BitTorrent - which usually finds itself reading lawyers' letters rather than writing them - is going to start taking legal action rather than just being its subject.
The company will set the lawyers on anyone using the BitTorrent name, and trademark, if they are using it to distribute spyware or adware. BitTorrent users are more used to legal attacks from the likes of the Movie Picture Association of America.
Company president Ashwin Navin told ZDNet yesterday: "We're sensitive to people calling their software BitTorrent to achieve a certain level of popularity in order to distribute spyware and adware."
Anyone wanting to use the name must demonstrate their software is reasonably secure and pay a small licensing fee. The scheme is designed to keep the software secure rather than raising revenue. Bit Torrent software will continue to be released under an open source license. More on Ziff here.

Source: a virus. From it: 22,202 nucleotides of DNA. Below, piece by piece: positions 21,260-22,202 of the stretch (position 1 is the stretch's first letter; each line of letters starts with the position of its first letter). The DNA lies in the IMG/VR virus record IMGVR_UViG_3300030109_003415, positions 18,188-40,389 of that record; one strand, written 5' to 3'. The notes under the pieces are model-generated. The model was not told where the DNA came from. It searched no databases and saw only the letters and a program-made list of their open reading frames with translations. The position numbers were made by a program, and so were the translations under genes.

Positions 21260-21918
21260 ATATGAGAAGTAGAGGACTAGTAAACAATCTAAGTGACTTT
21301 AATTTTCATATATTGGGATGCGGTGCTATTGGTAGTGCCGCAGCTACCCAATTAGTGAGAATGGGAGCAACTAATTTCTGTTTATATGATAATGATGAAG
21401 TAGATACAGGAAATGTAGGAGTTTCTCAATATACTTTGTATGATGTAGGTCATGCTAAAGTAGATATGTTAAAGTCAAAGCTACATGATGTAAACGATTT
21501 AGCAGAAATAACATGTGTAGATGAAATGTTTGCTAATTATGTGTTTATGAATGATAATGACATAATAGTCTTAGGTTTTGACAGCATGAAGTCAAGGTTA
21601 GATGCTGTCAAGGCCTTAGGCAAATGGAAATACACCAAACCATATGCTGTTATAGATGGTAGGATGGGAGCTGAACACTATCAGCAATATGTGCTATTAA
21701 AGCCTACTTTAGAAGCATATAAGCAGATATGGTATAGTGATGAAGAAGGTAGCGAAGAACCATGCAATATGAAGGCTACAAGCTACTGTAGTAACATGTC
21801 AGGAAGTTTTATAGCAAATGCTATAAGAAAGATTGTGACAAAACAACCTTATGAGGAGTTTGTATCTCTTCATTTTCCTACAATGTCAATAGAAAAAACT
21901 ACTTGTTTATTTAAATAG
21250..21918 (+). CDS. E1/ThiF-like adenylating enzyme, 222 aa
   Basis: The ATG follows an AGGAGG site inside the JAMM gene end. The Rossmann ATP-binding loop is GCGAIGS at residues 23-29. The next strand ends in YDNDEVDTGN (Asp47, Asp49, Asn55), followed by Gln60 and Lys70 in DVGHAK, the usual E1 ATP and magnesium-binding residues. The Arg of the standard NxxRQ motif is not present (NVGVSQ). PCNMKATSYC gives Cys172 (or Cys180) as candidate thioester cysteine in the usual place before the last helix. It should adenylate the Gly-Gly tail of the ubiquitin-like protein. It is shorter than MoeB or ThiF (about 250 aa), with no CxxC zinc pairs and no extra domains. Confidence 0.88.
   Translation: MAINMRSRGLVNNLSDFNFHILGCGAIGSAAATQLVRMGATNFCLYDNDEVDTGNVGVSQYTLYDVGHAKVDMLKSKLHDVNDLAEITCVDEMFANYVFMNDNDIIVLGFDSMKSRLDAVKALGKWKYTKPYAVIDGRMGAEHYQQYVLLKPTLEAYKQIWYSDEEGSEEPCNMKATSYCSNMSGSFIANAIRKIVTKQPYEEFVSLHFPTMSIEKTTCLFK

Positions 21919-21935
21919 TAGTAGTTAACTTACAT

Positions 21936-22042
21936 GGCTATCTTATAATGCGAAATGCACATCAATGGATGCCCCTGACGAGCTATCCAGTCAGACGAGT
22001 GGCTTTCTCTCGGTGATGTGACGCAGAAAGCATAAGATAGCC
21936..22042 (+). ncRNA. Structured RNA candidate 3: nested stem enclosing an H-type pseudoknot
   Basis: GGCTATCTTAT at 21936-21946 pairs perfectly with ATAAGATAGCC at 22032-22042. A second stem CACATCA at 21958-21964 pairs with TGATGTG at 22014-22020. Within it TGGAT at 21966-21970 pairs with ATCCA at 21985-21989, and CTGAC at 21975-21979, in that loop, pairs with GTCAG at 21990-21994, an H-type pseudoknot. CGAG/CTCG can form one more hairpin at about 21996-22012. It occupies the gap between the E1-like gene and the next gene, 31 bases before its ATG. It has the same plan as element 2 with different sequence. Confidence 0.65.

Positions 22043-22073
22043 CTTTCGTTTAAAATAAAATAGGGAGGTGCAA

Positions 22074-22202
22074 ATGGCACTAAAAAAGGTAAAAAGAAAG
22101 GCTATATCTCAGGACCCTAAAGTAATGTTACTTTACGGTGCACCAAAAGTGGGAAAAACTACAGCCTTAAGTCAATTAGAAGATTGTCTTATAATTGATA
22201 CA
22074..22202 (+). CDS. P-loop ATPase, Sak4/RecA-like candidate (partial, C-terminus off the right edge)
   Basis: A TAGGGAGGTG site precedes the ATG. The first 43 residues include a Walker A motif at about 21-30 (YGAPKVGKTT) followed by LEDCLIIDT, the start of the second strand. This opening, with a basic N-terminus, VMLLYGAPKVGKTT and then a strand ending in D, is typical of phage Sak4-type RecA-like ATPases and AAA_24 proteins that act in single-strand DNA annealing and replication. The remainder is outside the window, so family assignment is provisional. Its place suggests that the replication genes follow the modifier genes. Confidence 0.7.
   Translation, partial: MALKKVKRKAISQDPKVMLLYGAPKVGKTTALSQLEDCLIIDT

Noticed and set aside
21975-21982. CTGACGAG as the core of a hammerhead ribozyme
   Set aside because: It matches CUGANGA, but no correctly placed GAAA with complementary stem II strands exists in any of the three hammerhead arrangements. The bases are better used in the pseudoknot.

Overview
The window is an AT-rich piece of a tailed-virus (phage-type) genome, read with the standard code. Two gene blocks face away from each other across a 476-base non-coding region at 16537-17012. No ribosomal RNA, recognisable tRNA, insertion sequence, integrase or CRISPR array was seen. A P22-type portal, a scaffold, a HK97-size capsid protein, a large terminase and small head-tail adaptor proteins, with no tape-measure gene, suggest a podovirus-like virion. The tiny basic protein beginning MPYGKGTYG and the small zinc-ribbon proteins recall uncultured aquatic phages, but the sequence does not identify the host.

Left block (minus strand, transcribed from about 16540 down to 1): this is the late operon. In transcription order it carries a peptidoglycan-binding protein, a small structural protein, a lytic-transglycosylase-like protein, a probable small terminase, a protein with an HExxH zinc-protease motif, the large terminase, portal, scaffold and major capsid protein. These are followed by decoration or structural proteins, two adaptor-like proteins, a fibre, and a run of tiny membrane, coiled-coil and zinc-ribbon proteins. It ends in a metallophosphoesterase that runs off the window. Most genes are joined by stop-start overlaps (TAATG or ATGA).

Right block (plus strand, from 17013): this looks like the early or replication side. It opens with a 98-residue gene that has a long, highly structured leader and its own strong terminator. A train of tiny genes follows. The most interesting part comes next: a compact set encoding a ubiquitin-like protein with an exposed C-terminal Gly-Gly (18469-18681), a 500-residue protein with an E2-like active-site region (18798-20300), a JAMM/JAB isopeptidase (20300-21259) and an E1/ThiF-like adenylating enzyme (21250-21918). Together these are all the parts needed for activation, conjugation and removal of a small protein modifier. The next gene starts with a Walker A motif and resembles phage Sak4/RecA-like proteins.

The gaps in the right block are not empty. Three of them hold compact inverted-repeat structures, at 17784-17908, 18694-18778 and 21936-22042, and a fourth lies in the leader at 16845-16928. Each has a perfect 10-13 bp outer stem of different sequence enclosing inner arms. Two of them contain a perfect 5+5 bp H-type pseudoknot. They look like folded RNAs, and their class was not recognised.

Browser company Opera is the first to take advantage of the new licenses. A BitTorrent search window will appear in the latest version of its browser Opera 9.
BitTorrent is more than another pesky P2P network - it divides large files into sections so they can be downloaded from different computers before being reassembled. Once you have received a section it can also be uploaded by other users so very large files can be distributed much faster than from one dedicated server. ®